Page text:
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Daniel Gutzmore

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5 Grassroots Marketing Predictions for 2018

Grassroots Marketing

By any measure 2017 was a banner year for grassroots marketing from the 2016 election results and the claim that a "grassroots" campaign is what won the White House to other political fights like the senate seat in Alabama. The #MeToo movement, women's march, climate march, Disaster relief efforts etc. all of these events had a grassroots marketing element as a driving force behind it. It isn't going out on a limb to say this trend will continue into 2018 and beyond, the way it'll manifest itself can be somewhat predicted by these recent occurrences and the ongoing conversations that are happening in private and public spaces. We can predict more political campaigns will focus heavily on grassroots marketing and that phenomenon among others will push grassroots marketing from alternative media to mainstream. We'll also see this play out in the upcoming Census and how grassroots efforts are going to be key for reaching elusive populations. Digital grassroots efforts will increase, as well as an increase in mainstream media particularly news outlets sourcing from more grassroots outlets.

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Digital Student Recruitment Case Study

Student Recruitment is always evolving and changing. As prospective students are interested in a growing array of topics and as schools expand and change the courses and other activities that are offered it's a challenge to continuously build the pipeline of prospects and convert those into students year over year. Over the last decade digital student recruitment has emerged as a an effective way to reach prospective students and nurture those prospects to the point where they become actual enrolled students. This was the realization of St. Peter's College who faced a number of challenges which included but were not limited to.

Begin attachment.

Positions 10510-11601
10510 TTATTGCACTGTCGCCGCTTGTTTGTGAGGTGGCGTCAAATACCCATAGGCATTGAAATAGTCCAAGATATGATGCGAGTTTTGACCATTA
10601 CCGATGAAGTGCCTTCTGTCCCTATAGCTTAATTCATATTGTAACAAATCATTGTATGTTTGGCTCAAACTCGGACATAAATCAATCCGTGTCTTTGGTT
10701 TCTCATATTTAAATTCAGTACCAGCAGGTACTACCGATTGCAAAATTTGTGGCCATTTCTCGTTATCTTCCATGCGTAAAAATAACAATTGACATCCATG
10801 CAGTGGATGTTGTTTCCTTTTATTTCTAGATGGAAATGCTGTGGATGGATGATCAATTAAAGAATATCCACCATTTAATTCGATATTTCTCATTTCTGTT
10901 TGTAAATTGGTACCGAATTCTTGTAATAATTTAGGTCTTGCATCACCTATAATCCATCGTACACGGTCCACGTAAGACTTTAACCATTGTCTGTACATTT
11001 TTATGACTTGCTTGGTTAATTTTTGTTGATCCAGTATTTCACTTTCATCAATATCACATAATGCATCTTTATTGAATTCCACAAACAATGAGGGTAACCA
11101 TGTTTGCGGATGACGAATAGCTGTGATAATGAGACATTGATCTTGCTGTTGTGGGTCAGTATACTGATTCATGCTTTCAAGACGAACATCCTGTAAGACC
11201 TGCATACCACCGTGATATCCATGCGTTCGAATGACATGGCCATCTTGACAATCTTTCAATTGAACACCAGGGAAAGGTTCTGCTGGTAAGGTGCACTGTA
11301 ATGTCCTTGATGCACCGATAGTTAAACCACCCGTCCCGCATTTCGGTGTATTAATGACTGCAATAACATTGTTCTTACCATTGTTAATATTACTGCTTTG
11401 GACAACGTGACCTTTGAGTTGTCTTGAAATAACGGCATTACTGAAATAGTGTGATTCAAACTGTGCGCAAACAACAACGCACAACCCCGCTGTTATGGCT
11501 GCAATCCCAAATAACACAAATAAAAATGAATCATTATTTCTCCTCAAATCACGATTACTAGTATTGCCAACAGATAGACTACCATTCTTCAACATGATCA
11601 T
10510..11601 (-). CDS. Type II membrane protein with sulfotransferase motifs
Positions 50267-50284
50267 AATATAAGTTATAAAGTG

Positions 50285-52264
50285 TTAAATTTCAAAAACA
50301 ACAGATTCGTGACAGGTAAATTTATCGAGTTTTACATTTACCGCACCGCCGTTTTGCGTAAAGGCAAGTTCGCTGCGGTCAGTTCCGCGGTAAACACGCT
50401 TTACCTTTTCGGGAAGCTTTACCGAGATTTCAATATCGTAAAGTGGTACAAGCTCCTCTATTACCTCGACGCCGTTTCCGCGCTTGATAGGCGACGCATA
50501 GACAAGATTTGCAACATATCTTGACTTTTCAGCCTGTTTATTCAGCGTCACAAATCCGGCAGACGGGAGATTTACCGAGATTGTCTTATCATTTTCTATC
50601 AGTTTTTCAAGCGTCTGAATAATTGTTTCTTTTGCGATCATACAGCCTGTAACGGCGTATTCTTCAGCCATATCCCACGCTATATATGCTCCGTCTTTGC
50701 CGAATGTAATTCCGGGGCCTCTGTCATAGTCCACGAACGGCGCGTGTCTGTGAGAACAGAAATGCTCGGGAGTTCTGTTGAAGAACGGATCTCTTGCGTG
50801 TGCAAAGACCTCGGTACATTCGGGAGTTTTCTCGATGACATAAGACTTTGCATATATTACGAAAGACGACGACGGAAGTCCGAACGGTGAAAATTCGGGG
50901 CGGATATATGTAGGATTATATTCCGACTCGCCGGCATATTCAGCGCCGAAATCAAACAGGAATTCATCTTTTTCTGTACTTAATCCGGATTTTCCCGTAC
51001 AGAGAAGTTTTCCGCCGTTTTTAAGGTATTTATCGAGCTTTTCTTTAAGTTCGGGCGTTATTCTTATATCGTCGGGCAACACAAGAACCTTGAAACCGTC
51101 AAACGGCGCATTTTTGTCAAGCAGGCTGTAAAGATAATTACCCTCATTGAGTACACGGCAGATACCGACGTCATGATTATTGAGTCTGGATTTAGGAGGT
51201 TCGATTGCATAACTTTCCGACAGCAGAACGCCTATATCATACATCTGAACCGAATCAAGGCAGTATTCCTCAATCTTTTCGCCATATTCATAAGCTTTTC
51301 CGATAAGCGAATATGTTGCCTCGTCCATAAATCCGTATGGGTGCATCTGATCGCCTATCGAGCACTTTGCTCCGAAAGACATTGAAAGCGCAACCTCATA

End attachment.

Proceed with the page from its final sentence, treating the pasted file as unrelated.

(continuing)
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A Systematic Approach to Institutional Advancement

Institutional Advancement is important for most schools especially private institutions that rely heavily on tuition and support from alumni outside donors and their endowment. It's not an easy task by any stretch of the imagination and if not done properly can really cripple an institutions ability to grow offer programs and supplies to it's current students and attract new students semester after semester. Make no mistake institutional advancement is a part of student recruitment and vice versa. So how does an institution bolster it's fundraising and make it beneficial year in and year out creating an environment for growth at the school? A large part of the answer is you need to have an iron clad system in place that builds a pipeline where you're introducing new potential donors on one end nurturing them through a journey to where they not only donate on the other end of that pipeline but also become advocates bringing others into the pipeline as well. By building out proper personas, engaging content with call to actions, a dedicated conversion path, and follow up to close delighting those supporters turning them into advocates.

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Institutional Advancement, fundraising